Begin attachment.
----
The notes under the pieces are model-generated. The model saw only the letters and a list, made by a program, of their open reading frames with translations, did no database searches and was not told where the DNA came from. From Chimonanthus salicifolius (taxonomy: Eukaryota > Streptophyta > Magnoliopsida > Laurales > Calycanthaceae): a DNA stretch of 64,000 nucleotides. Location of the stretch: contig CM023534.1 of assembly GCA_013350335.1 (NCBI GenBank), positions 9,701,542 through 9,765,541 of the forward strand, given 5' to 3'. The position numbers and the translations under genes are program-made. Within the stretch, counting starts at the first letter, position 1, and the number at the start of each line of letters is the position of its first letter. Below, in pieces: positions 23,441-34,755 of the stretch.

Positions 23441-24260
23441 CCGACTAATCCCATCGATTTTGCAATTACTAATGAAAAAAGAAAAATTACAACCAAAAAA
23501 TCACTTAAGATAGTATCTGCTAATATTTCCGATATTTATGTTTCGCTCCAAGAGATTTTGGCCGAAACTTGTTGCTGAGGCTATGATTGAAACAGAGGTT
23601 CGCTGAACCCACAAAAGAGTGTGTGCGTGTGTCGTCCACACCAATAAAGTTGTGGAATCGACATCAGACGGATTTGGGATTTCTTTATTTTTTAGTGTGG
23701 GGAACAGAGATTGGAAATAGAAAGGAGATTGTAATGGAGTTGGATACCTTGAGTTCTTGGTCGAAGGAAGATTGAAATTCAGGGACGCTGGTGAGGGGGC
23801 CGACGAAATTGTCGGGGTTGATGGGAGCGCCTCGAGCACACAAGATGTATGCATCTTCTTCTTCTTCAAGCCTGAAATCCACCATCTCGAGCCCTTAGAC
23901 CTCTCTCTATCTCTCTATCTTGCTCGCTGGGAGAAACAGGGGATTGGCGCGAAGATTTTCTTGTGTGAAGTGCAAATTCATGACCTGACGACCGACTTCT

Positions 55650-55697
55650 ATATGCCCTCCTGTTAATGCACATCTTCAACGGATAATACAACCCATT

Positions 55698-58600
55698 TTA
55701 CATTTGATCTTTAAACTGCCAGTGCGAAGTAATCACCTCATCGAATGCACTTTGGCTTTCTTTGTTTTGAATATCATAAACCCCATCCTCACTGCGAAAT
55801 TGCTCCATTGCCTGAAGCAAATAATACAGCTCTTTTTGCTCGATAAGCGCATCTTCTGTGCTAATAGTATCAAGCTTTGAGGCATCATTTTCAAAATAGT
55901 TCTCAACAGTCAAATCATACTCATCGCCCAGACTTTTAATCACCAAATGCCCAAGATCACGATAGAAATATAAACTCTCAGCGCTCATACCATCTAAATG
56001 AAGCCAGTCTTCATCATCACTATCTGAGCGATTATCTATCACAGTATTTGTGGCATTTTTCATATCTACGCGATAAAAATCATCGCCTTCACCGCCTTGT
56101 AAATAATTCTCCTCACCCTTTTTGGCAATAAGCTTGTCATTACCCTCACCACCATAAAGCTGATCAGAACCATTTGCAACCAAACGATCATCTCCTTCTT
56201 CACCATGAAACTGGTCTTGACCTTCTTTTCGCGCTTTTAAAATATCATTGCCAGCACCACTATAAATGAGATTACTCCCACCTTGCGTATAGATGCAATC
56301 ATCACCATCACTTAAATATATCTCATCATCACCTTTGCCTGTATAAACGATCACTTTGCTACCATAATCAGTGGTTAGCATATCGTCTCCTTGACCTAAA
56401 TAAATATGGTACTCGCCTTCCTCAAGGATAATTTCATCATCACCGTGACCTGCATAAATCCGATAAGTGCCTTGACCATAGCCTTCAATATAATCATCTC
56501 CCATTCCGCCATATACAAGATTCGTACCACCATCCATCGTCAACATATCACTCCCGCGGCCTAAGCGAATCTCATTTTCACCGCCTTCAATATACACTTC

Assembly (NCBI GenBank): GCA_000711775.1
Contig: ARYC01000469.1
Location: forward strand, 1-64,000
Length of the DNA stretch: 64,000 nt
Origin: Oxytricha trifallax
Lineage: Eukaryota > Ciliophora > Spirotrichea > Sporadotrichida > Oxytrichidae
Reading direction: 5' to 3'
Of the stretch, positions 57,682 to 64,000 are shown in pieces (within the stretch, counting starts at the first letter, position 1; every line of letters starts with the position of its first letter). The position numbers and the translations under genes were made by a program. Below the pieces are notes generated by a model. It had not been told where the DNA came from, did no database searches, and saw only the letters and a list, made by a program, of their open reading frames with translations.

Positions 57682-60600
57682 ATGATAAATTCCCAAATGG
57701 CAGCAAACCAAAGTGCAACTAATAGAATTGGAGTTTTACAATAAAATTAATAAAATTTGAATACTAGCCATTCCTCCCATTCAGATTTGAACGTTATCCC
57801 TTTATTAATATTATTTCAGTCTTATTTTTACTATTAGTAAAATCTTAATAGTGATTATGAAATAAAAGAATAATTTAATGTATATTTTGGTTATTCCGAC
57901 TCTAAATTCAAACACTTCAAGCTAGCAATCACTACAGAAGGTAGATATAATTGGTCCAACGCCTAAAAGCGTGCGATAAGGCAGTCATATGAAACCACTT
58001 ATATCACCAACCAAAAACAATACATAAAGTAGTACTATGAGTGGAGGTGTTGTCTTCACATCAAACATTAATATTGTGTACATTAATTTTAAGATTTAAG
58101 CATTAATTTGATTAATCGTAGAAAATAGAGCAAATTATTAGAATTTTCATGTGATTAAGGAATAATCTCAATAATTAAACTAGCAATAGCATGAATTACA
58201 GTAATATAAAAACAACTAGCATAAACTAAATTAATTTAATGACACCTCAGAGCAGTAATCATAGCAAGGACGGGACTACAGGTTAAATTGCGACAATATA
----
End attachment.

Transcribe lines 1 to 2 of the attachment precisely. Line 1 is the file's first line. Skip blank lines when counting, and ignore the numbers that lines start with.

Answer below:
The notes under the pieces are model-generated. The model saw only the letters and a list, made by a program, of their open reading frames with translations, did no database searches and was not told where the DNA came from. From Chimonanthus salicifolius (taxonomy: Eukaryota > Streptophyta > Magnoliopsida > Laurales > Calycanthaceae): a DNA stretch of 64,000 nucleotides. Location of the stretch: contig CM023534.1 of assembly GCA_013350335.1 (NCBI GenBank), positions 9,701,542 through 9,765,541 of the forward strand, given 5' to 3'. The position numbers and the translations under genes are program-made. Within the stretch, counting starts at the first letter, position 1, and the number at the start of each line of letters is the position of its first letter. Below, in pieces: positions 23,441-34,755 of the stretch.

Positions 23441-24260